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LONDON (Reuters) - The euro zone has stepped back from the brink of disaster for now, but the global economy could soon be staring into another abyss if U.S. politicians fail to head off $600 billion in automatic austerity that all but guarantees a new recession.
The long-term fate of the single currency remains unclear, but nerves have calmed since the European Central Bank promised on September 6 to act as the buyer of last resort for Spanish and Italian bonds.
Now, exactly six weeks before the U.S. general election, fiscal gridlock in Washington is coming back on the global economy's risk radar.
If opinion polls hold steady and prove accurate, President Barack Obama, a Democrat, will defeat Republican Mitt Romney on November 6. The House of Representatives is likely to stay in the hands of the Republicans, who have a chance of seizing control of the Senate.
On the surface, with power split, that could make it harder to avert $600 billion in spending reductions and expiring tax cuts, equal to 4 percent of gross domestic product, that will kick in at the start of 2013 unless a deal is struck to shrink the U.S. budget deficit by at least $1.2 trillion over the next decade.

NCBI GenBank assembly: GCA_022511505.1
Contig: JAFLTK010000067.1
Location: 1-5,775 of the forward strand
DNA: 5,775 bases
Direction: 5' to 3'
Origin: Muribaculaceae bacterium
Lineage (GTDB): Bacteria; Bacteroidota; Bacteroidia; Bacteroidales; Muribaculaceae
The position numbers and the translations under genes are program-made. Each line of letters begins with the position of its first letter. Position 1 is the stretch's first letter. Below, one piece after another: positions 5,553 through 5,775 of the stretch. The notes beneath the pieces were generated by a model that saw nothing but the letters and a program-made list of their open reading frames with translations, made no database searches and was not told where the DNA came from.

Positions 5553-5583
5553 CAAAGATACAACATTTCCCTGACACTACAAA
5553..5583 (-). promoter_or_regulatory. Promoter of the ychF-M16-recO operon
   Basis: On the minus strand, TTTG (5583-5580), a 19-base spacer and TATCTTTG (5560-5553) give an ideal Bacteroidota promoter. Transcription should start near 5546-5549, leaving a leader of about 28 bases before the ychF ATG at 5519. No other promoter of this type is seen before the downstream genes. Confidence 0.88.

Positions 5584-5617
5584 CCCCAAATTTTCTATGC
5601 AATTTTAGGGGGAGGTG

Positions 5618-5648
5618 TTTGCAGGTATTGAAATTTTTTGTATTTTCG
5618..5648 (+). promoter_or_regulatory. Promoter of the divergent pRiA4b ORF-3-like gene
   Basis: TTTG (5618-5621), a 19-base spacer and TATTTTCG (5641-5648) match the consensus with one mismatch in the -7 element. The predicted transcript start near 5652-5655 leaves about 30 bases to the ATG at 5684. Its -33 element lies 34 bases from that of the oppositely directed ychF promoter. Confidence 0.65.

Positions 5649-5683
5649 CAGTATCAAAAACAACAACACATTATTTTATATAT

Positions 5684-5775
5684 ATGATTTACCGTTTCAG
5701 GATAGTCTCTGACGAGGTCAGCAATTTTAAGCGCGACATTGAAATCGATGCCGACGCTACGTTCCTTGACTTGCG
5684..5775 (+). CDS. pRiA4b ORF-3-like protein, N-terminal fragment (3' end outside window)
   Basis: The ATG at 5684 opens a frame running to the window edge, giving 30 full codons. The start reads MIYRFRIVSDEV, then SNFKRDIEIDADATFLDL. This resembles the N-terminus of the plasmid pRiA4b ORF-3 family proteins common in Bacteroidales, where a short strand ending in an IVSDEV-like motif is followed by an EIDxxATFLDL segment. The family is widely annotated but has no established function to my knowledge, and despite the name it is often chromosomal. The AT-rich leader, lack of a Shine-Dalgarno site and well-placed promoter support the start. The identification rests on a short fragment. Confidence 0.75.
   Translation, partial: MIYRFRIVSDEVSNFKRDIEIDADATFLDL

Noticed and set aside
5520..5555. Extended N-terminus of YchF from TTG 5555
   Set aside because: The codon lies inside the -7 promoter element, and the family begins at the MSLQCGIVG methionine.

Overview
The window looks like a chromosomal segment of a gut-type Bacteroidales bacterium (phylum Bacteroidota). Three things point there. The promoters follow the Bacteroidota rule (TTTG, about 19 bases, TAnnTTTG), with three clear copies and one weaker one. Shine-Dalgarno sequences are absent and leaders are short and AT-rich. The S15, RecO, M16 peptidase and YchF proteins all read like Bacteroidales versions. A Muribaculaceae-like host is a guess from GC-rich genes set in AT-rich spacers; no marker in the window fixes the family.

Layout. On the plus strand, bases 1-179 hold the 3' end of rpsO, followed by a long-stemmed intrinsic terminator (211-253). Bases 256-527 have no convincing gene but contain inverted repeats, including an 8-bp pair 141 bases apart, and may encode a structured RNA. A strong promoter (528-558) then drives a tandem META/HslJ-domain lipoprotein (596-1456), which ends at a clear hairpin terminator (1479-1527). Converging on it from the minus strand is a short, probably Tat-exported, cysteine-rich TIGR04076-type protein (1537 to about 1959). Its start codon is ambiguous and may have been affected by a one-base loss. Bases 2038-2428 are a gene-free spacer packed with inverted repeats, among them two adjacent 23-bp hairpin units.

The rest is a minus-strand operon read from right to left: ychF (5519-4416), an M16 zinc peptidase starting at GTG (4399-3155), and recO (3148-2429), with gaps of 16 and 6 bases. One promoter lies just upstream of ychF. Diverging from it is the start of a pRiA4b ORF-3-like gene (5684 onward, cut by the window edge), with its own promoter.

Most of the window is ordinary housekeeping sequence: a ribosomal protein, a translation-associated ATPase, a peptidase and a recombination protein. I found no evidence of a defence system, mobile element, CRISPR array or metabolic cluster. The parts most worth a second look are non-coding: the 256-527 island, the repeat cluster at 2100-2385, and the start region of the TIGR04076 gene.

"The level of political partisanship in Washington is higher than it's ever been, and that it is making it much harder to deal sensibly with some of the economic and other problems America is facing," said Xenia Dormandy, a senior fellow at Chatham House, a think tank in London.
"The American system is designed to have checks and balances and that's what's happening. But it does mean that in times like this, when strong responses are needed, they're not forthcoming," she added.
The consensus among U.S. and other politicians, policymakers and businessmen at a recent conference organized by Oxford Analytica, another research group, was that Washington would avoid plunging off the fiscal cliff - or at least falling all the way down.
But some were downright pessimistic that the political gulf could be bridged any time soon, with potentially ominous consequences for America's growth and credit rating.
One European economist said he feared America as a whole was becoming like California - a dynamic economy suffering from political sclerosis.
"The dysfunctionality of democracy in the United States is the most important problem America faces in coming years," he said. To encourage a frank exchange of views, reporters were not allowed to identify the speakers at most of the conference sessions.
A North American former politician said the U.S. political system had astonishing powers of renewal. Deadlock would not last forever.
But he said there was global disquiet that the logjam was preventing America from capitalizing on its strengths in high-technology, science and advanced manufacturing.
"Brinkmanship is no way to run public policy," he said.
Tightening on the scale envisaged is unprecedented in recent U.S. fiscal history, and Federal Reserve Chairman Ben Bernanke has said the shock would imperil an already fragile economy. The Congressional Budget Office has warned of recession.